such as sales. In essence. and without undue hardship to the defaulting party. The sufferer by such a breach should be placed in the position he would have occupied had the contract been performed . ‘Now. without the assistance of the court. is intended to terminate the primary obligations of the contract there and then but not retrospectively. leases and contracts of employment are frequently assessed according to principles that have evolved to meet the special requirements of the particular contract.’ Damages Damages for breach of certain special types of contracts. but once he has made his mind. . . but to put him in the position he would have been in if the contract had been properly performed. He is entitled to take reasonable time to make up his mind. The reinstatement cannot invariably be complete. In this case C ordered a supply of electric power from V on 25 February 1911. he is bound by that election .Financial Training Company rescission and repudiation may be performed by the innocent party himself. He can elect to take advantage of the event or he can elect not do so. Unlike damages for delict. C sued V for damages for loss in extraction. for it would be inequitable and unfair to make the defaulter liable for special consequences which could not have been in his contemplation when he entered into the contract . the court order would confirm the act which has already been done. . . The power was not actually supplied until 29 September 1912. In considering the principles to be applied Innes C J said. . V replied ‘we have duly noted these requirements and will make the necessary arrangements’. The object of cancellation unlike rescission.’ The law relating to awarding of damages ensures that undue hardship is not imposed on the defaulting party by obliging the sufferer to take reasonable steps to mitigate his loss or damage. Restitution by either party or both parties should therefore be ordered only to the extent necessary to avoid unjust enrichment. when an event occurs which entitles one party to a contract to refuse to carry out his part of the contract. See Feinstein v Niggoli (1981) in Segal v Mazziv (1920) Watermeyer AJ said. damages for breach of contract are not intended to recompense the innocent party for his loss. Additionally. See Victoria Falls and Transvaal Powerco Ltd v Consolidated Langlaagte Mines Ltd (1915) AD1. for deferred profits. that party has a choice of two courses. for loss on development and for loss on shaft-sinking. . ‘we must apply the general principles which govern the investigation of the most difficult question of fact – the assessment of compensation for breach of contract. V was informed that the power was required by 1 July 1912 and was for a new reduction plant. The latter gives rise to damages that flow naturally and generally from the kind Page 5 . the defaulting party’s liability is limited in terms of the broad principles of causation and remoteness.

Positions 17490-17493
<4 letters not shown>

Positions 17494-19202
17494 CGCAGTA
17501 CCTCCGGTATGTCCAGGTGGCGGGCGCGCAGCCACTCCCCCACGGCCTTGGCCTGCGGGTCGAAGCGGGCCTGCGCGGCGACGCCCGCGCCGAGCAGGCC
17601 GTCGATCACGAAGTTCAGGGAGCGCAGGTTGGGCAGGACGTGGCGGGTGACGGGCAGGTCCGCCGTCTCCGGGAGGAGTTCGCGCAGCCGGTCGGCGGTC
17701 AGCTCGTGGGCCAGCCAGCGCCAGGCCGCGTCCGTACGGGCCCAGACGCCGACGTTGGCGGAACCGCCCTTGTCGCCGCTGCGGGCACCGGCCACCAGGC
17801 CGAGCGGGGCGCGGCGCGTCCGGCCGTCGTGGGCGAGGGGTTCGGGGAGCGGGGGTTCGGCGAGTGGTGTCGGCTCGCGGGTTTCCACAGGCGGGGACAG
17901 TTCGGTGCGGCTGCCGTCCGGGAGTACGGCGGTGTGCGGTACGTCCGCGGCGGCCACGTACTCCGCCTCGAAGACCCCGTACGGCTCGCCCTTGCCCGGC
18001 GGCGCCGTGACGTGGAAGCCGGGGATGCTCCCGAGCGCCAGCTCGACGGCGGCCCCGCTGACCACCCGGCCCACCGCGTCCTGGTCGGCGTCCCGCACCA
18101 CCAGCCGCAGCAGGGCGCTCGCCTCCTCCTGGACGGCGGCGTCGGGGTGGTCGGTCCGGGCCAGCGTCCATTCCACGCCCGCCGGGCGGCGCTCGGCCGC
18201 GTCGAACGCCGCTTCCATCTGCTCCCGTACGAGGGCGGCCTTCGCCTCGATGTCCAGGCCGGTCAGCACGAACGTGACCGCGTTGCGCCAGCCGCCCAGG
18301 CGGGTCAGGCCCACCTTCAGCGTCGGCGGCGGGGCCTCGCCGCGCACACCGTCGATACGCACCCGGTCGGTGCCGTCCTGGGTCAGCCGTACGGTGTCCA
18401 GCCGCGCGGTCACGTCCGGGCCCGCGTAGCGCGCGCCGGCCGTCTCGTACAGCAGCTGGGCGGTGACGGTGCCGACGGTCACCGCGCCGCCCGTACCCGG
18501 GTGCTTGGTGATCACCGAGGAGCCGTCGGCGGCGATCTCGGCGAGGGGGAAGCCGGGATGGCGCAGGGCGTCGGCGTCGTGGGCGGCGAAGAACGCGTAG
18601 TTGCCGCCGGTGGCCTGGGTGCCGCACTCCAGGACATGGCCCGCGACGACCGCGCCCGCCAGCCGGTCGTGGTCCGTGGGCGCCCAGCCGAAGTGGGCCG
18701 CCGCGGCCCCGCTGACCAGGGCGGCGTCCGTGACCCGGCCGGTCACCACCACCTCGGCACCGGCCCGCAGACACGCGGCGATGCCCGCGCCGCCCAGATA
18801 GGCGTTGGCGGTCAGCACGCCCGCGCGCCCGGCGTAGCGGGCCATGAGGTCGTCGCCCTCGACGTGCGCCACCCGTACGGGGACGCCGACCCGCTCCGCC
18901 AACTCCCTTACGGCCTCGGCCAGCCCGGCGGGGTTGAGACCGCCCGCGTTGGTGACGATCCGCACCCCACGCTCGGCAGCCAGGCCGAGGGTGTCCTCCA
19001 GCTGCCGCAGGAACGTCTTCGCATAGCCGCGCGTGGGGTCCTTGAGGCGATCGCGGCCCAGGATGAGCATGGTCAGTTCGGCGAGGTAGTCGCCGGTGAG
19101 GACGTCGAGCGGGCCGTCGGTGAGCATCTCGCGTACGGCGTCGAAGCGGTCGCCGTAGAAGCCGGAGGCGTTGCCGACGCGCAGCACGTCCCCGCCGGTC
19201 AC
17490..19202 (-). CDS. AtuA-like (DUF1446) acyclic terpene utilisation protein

Tindall JA stated: ‘It was of course the duty of the company to take all reasonable steps to mitigate the loss consequent to the breach of the lease.g. . Ltd (1977) wherein it was stated that: ‘the fundamental rule in regard to the award of damages for breach of contract is that the sufferer should be placed in a position he would have occupied had the contract been properly performed so far as that can be done by the payment of money and without undue hardship on the defaulting party . but the duty did not impose on the plaintiff an obligation to take any steps which a reasonable and prudent man would not ordinarily take in the course of his business. To that end two types of damages exist i. the smaller is extinguished and the larger reduced by the amount of the smaller debt. the principle was exhausted in the case of Hazis v Transvaal and Delagoa Bay Investment Ltd (1939). .Financial Training Company of breach of the contract and which the law presumes the parties contemplated as a probable result of the breach and damages that although caused by the breach of contract. As regards mitigation.’ All in all the principles have been re-stated by Corbett JA in Holmdene Brickworks (Pty) Ltd v Roberts Construction Co. Such agreement may be express or Page 6 .’ Glossary terms (a) Set-Off Where two parties to a contract are reciprocally indebted to each other. See also the case of Shartz Investments (Pty) Ltd v Kolovyrnas (1976). That contemplation is a prerequisite for special damages is a common trite principle enunciated in various case law. if one is larger than the other. ordinarily regarded in law as being too remote to be recoverable unless special circumstances are established attending the conclusion of the contract. A new obligation is introduced.e general damages and special damages. Lester Investment (Pvt) Ltd v Narshi (1951) (b) Novation Novation takes place where the parties to a contract agree to replace it completely with a new contract. the debts are automatically extinguished if they are of the same amount or. replacing the existing obligation e. a contract of sale being converted into a donation or one of exchange.